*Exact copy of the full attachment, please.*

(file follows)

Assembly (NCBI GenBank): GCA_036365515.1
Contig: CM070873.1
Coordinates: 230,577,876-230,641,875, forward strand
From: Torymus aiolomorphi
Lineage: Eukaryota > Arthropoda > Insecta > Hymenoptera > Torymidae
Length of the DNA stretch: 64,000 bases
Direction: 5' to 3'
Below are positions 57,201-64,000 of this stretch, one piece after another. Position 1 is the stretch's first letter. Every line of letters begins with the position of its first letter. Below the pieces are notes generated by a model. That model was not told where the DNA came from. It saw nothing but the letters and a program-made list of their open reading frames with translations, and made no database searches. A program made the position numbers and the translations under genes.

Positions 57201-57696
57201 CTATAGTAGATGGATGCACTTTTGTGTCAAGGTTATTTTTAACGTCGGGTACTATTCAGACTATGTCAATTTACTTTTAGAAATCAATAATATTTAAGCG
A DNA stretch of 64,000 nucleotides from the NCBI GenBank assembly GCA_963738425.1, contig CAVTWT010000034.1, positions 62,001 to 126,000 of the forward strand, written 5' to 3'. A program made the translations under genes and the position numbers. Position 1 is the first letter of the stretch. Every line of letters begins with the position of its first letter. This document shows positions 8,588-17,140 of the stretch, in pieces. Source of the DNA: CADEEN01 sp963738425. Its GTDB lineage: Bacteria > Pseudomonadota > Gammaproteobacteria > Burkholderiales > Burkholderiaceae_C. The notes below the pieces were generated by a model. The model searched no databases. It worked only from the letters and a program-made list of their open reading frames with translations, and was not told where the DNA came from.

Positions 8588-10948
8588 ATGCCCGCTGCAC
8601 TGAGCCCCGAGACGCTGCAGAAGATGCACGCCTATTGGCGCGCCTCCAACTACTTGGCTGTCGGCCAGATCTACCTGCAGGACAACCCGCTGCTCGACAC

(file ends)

Assembly (NCBI GenBank): GCA_036365515.1
Contig: CM070873.1
Coordinates: 230,577,876-230,641,875, forward strand
From: Torymus aiolomorphi
Lineage: Eukaryota > Arthropoda > Insecta > Hymenoptera > Torymidae
Length of the DNA stretch: 64,000 bases
Direction: 5' to 3'
Below are positions 57,201-64,000 of this stretch, one piece after another. Position 1 is the stretch's first letter. Every line of letters begins with the position of its first letter. Below the pieces are notes generated by a model. That model was not told where the DNA came from. It saw nothing but the letters and a program-made list of their open reading frames with translations, and made no database searches. A program made the position numbers and the translations under genes.

Positions 57201-57696
57201 CTATAGTAGATGGATGCACTTTTGTGTCAAGGTTATTTTTAACGTCGGGTACTATTCAGACTATGTCAATTTACTTTTAGAAATCAATAATATTTAAGCG
A DNA stretch of 64,000 nucleotides from the NCBI GenBank assembly GCA_963738425.1, contig CAVTWT010000034.1, positions 62,001 to 126,000 of the forward strand, written 5' to 3'. A program made the translations under genes and the position numbers. Position 1 is the first letter of the stretch. Every line of letters begins with the position of its first letter. This document shows positions 8,588-17,140 of the stretch, in pieces. Source of the DNA: CADEEN01 sp963738425. Its GTDB lineage: Bacteria > Pseudomonadota > Gammaproteobacteria > Burkholderiales > Burkholderiaceae_C. The notes below the pieces were generated by a model. The model searched no databases. It worked only from the letters and a program-made list of their open reading frames with translations, and was not told where the DNA came from.

Positions 8588-10948
8588 ATGCCCGCTGCAC
8601 TGAGCCCCGAGACGCTGCAGAAGATGCACGCCTATTGGCGCGCCTCCAACTACTTGGCTGTCGGCCAGATCTACCTGCAGGACAACCCGCTGCTCGACAC